Ironically, it is possible that the offering of animal sacrifices first tempted humankind to taste animal flesh. The fire that invariably accompanied a sacrifice would leave at least a portion of the meat roasted. Since the gods did not consume the flesh, sampling that which remained after the fire had burnt out was most likely an irresistible temptation. Undoubtedly more than one supplicant tasted his oblation. Finding the fl avor satisfying, it takes no great stretch of the imagination to see the indulgence extended to other non-ceremonial occasions.
The early biblical record of offerings to God indicated that vegetation was unacceptable and that only a blood offering would suffice. This original rejection of vegetable produce may have hastened the ascendancy of meat as a more desirable fare. Hebrew ritual actually made provision for the priests to obtain much of their nourishment in this way.
Although the 6th century BC marked the first written commentary on a meat-free diet, oral tradition places the introduction of such a regimen at a far earlier date. Those Jews and Christians alike who take a literal approach to scriptural interpretation believe that Genesis 1:29-31 indicates that the original diet given to both humans and animals was meatless. "Then God said, 'I give you every seed-bearing plant on the face of the whole earth and every tree that has fruit with seed in it. They will be yours for food. And to all the beasts of the earth and all the birds of the air and all the creatures that move on the ground — everything that has the breath of life in it — I give every green plant for food.'And it was so."
The Garden of Eden described in Genesis 1 and 2, with its harmony between man and beast and its plant-based diet, is not unique to Judao-Christian thought. The Roman historian and poet Ovid wrote that: "The first millennium was the Age of Gold, No brass-lipped trumpets called, nor clanging swords. Spring was eternal, and gentle breezes caressed the flowers with clear warm air. Fields were always fertile ... streams of nectar flowed forth.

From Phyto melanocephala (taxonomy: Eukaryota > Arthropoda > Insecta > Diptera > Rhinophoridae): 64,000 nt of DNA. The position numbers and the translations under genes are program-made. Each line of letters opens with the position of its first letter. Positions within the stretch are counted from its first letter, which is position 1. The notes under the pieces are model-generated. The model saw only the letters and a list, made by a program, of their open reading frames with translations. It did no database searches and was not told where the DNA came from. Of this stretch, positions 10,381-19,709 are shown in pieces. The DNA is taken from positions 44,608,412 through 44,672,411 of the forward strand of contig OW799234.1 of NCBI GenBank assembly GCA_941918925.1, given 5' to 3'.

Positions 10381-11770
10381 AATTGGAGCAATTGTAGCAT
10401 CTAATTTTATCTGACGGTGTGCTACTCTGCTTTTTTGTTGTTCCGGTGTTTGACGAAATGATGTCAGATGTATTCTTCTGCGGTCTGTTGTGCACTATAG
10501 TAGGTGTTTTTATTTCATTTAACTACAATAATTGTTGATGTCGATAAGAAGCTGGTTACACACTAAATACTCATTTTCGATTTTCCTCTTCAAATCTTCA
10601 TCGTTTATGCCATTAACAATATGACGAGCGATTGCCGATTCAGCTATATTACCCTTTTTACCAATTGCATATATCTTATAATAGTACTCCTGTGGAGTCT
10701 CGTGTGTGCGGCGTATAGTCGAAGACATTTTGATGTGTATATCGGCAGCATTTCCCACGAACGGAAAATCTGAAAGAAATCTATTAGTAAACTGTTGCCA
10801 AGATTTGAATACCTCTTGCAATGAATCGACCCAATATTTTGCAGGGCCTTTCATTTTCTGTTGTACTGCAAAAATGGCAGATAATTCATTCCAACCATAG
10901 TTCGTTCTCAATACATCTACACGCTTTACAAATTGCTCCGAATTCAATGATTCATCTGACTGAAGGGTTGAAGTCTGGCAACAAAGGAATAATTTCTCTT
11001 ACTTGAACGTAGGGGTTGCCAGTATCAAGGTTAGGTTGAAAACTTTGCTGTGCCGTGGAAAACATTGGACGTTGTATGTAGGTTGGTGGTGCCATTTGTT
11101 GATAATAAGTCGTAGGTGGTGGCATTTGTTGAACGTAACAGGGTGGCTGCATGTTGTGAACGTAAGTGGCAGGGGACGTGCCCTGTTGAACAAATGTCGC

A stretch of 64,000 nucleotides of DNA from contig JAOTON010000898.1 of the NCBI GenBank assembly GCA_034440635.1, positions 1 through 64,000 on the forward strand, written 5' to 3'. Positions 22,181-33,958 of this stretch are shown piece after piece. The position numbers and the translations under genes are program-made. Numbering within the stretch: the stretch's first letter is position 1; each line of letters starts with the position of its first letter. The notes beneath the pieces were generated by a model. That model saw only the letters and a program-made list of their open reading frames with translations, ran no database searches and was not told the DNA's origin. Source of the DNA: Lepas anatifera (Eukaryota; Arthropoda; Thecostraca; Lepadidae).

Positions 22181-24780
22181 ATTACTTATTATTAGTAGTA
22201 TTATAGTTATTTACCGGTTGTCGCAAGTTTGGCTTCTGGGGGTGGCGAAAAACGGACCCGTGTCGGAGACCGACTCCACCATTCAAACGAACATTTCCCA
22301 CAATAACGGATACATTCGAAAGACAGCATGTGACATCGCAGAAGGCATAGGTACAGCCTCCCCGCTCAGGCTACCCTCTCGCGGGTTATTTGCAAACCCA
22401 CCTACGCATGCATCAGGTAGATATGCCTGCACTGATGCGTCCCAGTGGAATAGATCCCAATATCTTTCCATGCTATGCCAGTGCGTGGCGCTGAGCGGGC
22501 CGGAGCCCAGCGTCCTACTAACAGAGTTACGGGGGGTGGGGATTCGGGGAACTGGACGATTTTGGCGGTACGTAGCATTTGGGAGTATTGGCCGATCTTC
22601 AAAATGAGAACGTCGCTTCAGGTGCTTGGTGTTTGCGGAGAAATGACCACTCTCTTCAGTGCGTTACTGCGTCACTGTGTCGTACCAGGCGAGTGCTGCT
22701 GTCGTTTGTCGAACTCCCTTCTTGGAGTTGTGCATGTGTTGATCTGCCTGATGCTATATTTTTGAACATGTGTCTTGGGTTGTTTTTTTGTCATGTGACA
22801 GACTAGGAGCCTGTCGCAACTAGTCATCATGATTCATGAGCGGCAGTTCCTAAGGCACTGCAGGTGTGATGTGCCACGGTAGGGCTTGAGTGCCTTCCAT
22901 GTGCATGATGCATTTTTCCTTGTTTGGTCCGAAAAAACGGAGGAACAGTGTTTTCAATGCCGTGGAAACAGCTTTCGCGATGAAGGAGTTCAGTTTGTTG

No blood stained men's lips ... until some futile brain envied the lions' diet and gulped down a feast of flesh to fill his greedy guts."58
That a belief in a "Garden of Eden" existence is an almost universal characteristic is evident from the mythology of diverse cultures, literally from all over the world. The legends of a majority of cultures recall a time in the dim and distant past when the gods lived among men, and man and animals lived in peace and harmony because there was neither need nor desire to sacrifice animal life to appetite. Michael Mountain remarks: "The Cheyenne people of North America also spoke of an eternal springtime in which the original people roamed, innocent and free, before the coming of the age of flood, war, and famine. Northern European peoples celebrated the age of the Peace of Frodi, when there was no strife and a magical mill ground out peace and plenty. In South America, the legends of the Caribs of Surinam tell of a time when the trees were forever in fruit and the animals lived in perfect harmony so that the little agouti played with the fur of the jaguar. The Krita Yuga, or Perfect Age, of India, and China's Age of Perfect Virtue are said to have been a time without sickness, suffering, or war. And the creation stories of the Middle East all tell of a time when humankind lived at peace with nature and with God in a Garden of Eden, free of sickness or death and without need for labor or toil."59
Many cultures also have a tradition of a return to a "Golden Age" when all things will live in peace and harmony.60,61 This is particularly true of Christian-Judaic philosophy that believes in an earth made new, where both man and animals revert to the Edenic state. "And the wolf also shall dwell with the lamb, and the leopard shall lie down with the kid; and the calf and the young lion and the fatling together; and a little child shall lead them. And the cow and the bear shall feed; their young ones shall lie down together: and the lion shall eat straw like the ox. And the suckling child shall play on the hole of the asp, and the weaned child shall put his hand on the cockatrice'den. They shall not hurt of destroy in my holy mountain saith the Lord: for the whole earth shall be full of the knowledge of the Lord, as the waters cover the sea" (Isa 11:9).
It is not hard to understand that attempts to hasten the return to this blissful state have provided the impetus for the adoption of a vegetarian lifestyle among many of the faithful. Even those who see this as a distant and heavenly reward may come to adopt a plant-based existence, in anticipation of the heavenly culture to which they fervently aspire and that they believe the afterlife will provide.